Guided growth: A tale of mentorship from Lutgert College of Business

5 – minute read

Florida Gulf Coast University finance major Belen Findley has always had an entrepreneurial spirit. With a loan from her parents, she started a business at a young age. In a small, purple notebook, she kept track of the tools and inventory she purchased to create bracelets, earrings and hair clips to sell. In the notebook, she wrote the names of neighbors, family and friends who became customers, the date of each sale and the amount paid or owed her.


“It was like an accounts receivable,” she says. “I was 6.” Findley even sold a hair clip to a bald man. “Sometimes I mention this in job interviews just because it’s funny,” she says.


As a senior, Findley is now facing more of those interviews. But she feels better prepared to enter the competitive job market thanks to the Lutgert College of Business mentorship program. With the guidance of an accomplished FGCU grad as her mentor, she is on a path toward success after overcoming a series of life challenges that started when she was 8.

FGCU student
Finance student Belen Findley meets her mentor, Chelsea Ganey, at the Lutgert College of Business mentor program kickoff event.

That was the year Findley’s life turned upside down. Her father developed Parkinson’s disease, and thereafter, her family moved from Chile to her parent’s home country, Peru. In 2012, Findley herself suffered an accident that resulted in a stroke and hematoma. She says medical professionals gave her a 0.1% chance of survival. Surviving that experience convinced her there must be a purpose for her existence.

She went looking for that purpose in the United States. In 2016, she married and moved to Florida. She taught herself English by watching television and reading. Tragedy struck again when her husband died in 2018. “I asked God, ‘What should I do now? Should I stay here and try to become someone? Should I go back home? What should I do?’ I felt like I was trying to get the signs and a reason to stay here.”

FGCU student
Belen Findley considered many Florida schools before choosing FGCU because of its highly regarded, accredited business college and its promise of real-world business experience.

Findley decided to stay and pursue a college education. “I recognize the necessity of sacrifice, determination and maintaining a positive attitude to achieve my goals,” she says.


She considered many Florida schools before choosing FGCU because of its highly regarded, accredited business college and its promise of real-world business experience. She’ll graduate December 2024.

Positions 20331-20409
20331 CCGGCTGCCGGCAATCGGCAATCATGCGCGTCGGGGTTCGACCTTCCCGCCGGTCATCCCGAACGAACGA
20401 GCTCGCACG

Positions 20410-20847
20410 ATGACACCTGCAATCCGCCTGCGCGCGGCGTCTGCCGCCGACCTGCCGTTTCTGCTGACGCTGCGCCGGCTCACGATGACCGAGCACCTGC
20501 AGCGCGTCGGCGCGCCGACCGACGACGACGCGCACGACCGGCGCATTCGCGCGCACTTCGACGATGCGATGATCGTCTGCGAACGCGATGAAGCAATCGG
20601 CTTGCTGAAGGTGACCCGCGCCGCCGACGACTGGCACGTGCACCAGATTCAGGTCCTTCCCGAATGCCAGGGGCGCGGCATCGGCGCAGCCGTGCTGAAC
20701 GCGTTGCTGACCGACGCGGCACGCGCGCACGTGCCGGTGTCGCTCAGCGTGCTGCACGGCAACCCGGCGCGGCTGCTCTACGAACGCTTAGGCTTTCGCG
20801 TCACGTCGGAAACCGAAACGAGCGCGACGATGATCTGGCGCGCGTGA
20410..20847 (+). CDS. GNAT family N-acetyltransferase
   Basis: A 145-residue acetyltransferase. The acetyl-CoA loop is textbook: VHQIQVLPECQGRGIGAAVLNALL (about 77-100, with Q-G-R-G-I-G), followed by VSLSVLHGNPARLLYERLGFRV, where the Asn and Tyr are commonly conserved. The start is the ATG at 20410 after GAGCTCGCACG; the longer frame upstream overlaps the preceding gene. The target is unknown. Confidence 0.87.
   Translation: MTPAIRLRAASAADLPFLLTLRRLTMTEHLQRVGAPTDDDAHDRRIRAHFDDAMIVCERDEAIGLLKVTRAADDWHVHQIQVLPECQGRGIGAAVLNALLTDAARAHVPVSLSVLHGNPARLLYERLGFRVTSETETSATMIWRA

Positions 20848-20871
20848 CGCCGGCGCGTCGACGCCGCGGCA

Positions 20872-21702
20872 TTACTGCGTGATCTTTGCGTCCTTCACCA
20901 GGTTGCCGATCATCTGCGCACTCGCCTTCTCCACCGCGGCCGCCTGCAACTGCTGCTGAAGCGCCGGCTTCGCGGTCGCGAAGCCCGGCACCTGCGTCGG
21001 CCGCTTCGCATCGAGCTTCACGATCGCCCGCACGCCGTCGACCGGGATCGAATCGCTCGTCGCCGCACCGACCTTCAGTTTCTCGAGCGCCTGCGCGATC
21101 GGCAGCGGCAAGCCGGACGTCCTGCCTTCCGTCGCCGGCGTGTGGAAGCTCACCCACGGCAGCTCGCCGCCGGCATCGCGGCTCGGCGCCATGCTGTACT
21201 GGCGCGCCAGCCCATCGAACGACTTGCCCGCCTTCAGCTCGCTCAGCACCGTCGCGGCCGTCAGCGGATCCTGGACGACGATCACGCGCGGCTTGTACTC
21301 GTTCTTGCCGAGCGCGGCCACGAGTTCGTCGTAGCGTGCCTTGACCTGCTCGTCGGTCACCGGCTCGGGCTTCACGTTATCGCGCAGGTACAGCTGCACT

This past fall, Findley was chosen as one of 50 students to participate in the college’s mentor program. The semester-long program started in 2022 with 30 students and has fostered over 168 student-mentor relationships.


At an August kickoff event, Findley was paired with Chelsea Ganey (’08, finance), chief strategy officer at Moran Wealth Management in Naples. They met multiple times over the next four months.


Under Ganey’s mentorship, Findley became a student member of the CFA Society of Naples and subsequently attended several events for women in business. Ganey reviewed Findley’s résumé multiple times, providing input and reviewing changes. The mentor also suggested avenues for networking and discussed possible career paths.

FGCU alum
FGCU alum Chelsea Ganey is chief strategy officer at Moran Wealth Management in Naples and mentors Lutgert students.
FGCU students
Bryn Goldsmith, left, helps Belen Findley choose a business suit at Azul’s Attire, a free professional clothing closet initiative by FGCU’s Career Development Services office. Goldsmith, an FGCU alum, is a career advisor and manages Azul’s. Photo: James Greco.

“My dream company will be Google,” Findley says. She can see herself starting as a finance analyst and growing into an executive position. She likes the idea of working for a global brand because of her multinational background.


During a mock interview, Ganey pretended to be a Google executive and asked Findley about her favorite Google product. But Findley blanked out and couldn’t think of a single one. She laughs when she thinks back on it — she loves Google Calendar and plans her whole day with it.

In addition to her mentor, Findley is thankful for the FGCU scholarships she received this year: The Greater Fort Myers Chamber of Commerce Women in Business scholarship and the Suncoast Credit Union First Generation scholarship.


If Ganey could trade places with Findley and go back to her university days, what might she do differently?


“This mentorship program,” Ganey says. 

“I didn’t have someone doing this when I was in college. I’d also lean into making more connections with faculty and networking, and ask more questions about my career options.”


Like Findley, Ganey was a first-generation college student. She credits her parents for being supportive but recognizes they were not in a position to help her achieve her career goals. She says FGCU faculty assisted her in successfully navigating the business industry the way a mentor would, including helping her find her first job after graduation.


“One thing I always say about FGCU is that local employers know the quality of the graduates,” Ganey says. “I highlight the close relationships you can have at FGCU with your professors. They’ve had real experience with incredible careers, sometimes in larger cities, that can serve as a network for you. At other schools you might get taught by a teaching assistant, but at FGCU you have access to your faculty, which I encourage students (like Belen) to share in interviews.”


The relationships students like Findley can form with their faculty, as well as with mentors like Ganey, help FGCU graduates achieve professional success.


To apply to the Lutgert mentor program as a mentor or mentee, visit the program site.


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